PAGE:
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Mycotoxin Research

, Volume 34, Issue 4, pp 269–278 | Cite as

Interactions of zearalenone and its reduced metabolites α-zearalenol and β-zearalenol with serum albumins: species differences, binding sites, and thermodynamics

  • Zelma Faisal
  • Beáta Lemli
  • Dénes Szerencsés
  • Sándor Kunsági-Máté
  • Mónika Bálint
  • Csaba Hetényi
  • Mónika Kuzma
  • Mátyás Mayer
  • Miklós Poór
Original Article

Abstract

Zearalenone (ZEN) is a mycotoxin produced by Fusarium species. ZEN mainly appears in cereals and related foodstuffs, causing reproductive disorders in animals, due to its xenoestrogenic effects. The main reduced metabolites of ZEN are α-zearalenol (α-ZEL) and β-zearalenol (β-ZEL). Similarly to ZEN, ZELs can also activate estrogen receptors; moreover, α-ZEL is the most potent endocrine disruptor among these three compounds. Serum albumin is the most abundant plasma protein in the circulation; it affects the tissue distribution and elimination of several drugs and xenobiotics. Although ZEN binds to albumin with high affinity, albumin-binding of α-ZEL and β-ZEL has not been investigated. In this study, the complex formation of ZEN, α-ZEL, and β-ZEL with human (HSA), bovine (BSA), porcine (PSA), and rat serum albumins (RSA) was investigated by fluorescence spectroscopy, affinity chromatography, thermodynamic studies, and molecular modeling. Our main observations are as follows: (1) ZEN binds with higher affinity to albumins than α-ZEL and β-ZEL. (2) The low binding affinity of β-ZEL toward albumin may result from its different binding position or binding site. (3) The binding constants of the mycotoxin-albumin complexes significantly vary with the species. (4) From the thermodynamic point of view, the formation of ZEN-HSA and ZEN-RSA complexes are similar, while the formation of ZEN-BSA and ZEN-PSA complexes are markedly different. These results suggest that the toxicological relevance of ZEN-albumin and ZEL-albumin interactions may also be species-dependent.

Keywords

Zearalenone Zearalenols Serum albumin Species-dependent alternations Fluorescence spectroscopy 

Notes

Acknowledgements

This project was supported by the János Bolyai Research Scholarship of the Hungarian Academy of Sciences (M.P.). M.P. is thankful for support of the University of Pécs for grant in the frame of Pharmaceutical Talent Centre program. This work was supported by the GINOP-2.3.2-15-2016-00049 grant. We acknowledge a grant of computer time from CSCS Swiss National Supercomputing Centre, and NIIF Hungarian National Information Infrastructure Development Institute. We acknowledge that the results of this research have been achieved using the DECI resource Archer based in the UK at the National Supercomputing Service with support from the PRACE aisbl. M.B. and C.H. are thankful to the University of Pécs for the grant in the frame of “Supporting Individual Research and Innovation Activity of Young Researchers, 2018” program.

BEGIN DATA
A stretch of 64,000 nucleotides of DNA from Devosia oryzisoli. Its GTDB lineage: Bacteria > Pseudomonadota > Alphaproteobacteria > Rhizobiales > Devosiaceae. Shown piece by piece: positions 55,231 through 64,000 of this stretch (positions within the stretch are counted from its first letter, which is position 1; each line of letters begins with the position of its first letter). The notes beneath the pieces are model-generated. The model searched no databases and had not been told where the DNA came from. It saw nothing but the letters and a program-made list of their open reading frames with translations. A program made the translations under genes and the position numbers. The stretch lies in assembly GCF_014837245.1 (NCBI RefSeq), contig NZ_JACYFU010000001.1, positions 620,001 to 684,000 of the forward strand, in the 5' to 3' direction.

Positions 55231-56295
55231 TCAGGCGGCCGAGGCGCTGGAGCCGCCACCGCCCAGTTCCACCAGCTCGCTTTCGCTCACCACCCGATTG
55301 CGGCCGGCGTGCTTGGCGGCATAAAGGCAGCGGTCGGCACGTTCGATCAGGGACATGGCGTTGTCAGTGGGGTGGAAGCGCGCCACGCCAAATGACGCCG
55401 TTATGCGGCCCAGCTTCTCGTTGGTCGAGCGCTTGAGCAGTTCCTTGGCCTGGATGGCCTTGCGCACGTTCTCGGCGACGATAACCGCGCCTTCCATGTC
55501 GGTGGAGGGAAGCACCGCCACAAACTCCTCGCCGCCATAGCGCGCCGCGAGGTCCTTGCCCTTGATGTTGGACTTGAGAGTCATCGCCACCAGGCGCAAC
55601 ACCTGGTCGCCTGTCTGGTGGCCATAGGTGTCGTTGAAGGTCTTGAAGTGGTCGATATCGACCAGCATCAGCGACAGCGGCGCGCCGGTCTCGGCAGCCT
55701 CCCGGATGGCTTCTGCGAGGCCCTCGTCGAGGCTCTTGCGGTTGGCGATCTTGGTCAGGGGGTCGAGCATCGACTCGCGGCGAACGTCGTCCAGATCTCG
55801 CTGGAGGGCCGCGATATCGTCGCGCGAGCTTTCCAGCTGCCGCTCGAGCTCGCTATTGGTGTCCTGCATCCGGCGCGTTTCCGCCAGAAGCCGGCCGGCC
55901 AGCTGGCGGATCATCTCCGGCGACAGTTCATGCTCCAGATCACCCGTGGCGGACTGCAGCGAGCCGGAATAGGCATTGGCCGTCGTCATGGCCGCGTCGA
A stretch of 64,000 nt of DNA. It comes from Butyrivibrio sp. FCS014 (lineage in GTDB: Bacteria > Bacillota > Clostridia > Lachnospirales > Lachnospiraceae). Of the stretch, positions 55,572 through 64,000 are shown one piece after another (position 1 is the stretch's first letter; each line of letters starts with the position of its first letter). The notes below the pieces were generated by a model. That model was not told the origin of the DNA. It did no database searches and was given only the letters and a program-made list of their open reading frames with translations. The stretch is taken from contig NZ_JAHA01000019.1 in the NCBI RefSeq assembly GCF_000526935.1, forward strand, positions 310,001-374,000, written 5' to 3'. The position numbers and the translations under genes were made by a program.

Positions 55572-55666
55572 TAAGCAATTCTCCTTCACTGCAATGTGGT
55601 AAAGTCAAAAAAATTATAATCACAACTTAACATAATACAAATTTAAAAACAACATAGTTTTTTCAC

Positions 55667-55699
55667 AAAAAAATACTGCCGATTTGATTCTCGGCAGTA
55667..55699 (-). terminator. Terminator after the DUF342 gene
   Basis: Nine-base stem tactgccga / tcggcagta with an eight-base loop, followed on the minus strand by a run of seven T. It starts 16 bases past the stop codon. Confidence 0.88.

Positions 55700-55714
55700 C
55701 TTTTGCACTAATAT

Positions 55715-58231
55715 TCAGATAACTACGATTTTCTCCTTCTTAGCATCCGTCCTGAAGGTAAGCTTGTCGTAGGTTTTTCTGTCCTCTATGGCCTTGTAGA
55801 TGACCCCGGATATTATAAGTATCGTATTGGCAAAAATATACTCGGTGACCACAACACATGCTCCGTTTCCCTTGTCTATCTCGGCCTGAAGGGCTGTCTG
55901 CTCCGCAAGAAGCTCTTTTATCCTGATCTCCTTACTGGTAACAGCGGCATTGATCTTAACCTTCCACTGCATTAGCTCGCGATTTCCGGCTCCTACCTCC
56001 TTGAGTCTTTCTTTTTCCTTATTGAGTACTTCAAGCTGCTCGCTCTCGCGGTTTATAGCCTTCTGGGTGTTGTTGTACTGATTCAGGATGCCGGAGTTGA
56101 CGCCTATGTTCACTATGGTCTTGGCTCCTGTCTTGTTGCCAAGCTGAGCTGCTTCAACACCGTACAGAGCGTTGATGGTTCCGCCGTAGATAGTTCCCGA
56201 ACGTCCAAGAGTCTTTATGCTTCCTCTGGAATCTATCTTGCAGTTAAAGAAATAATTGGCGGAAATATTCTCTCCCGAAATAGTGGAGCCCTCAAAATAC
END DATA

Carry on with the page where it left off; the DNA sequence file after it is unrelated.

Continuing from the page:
Source of funding

This project was supported by the Hungarian National Research, Development and Innovation Office (FK125166) (M.P.). The work of M.B. and C.H. is supported by the Hungarian National Research, Development and Innovation Office (K123836).

Compliance with ethical standards

Conflict of interest

The authors declare no conflict of interest. We have full control of all primary data and we agree to allow the journal to review our data if requested.

Supplementary material

12550_2018_321_MOESM1_ESM.docx (2.8 mb)
ESM 1 (DOCX 2834 kb)

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Copyright information

© Society for Mycotoxin Research and Springer-Verlag GmbH Germany, part of Springer Nature 2018

Authors and Affiliations

  • Zelma Faisal
    • 1
    • 2
  • Beáta Lemli
    • 2
    • 3
    • 4
  • Dénes Szerencsés
    • 3
  • Sándor Kunsági-Máté
    • 2
    • 3
    • 4
  • Mónika Bálint
    • 5
  • Csaba Hetényi
    • 5
  • Mónika Kuzma
    • 6
  • Mátyás Mayer
    • 6
  • Miklós Poór
    • 1
    • 2
  1. 1.Department of Pharmacology, Faculty of PharmacyUniversity of PécsPécsHungary
  2. 2.János Szentágothai Research CenterPécsHungary
  3. 3.Department of General and Physical Chemistry, Faculty of SciencesUniversity of PécsPécsHungary
  4. 4.Department of Pharmaceutical Chemistry, Faculty of PharmacyUniversity of PécsPécsHungary
  5. 5.Department of Pharmacology and Pharmacotherapy, Medical SchoolUniversity of PécsPécsHungary
  6. 6.Department of Forensic Medicine, Medical SchoolUniversity of PécsPécsHungary

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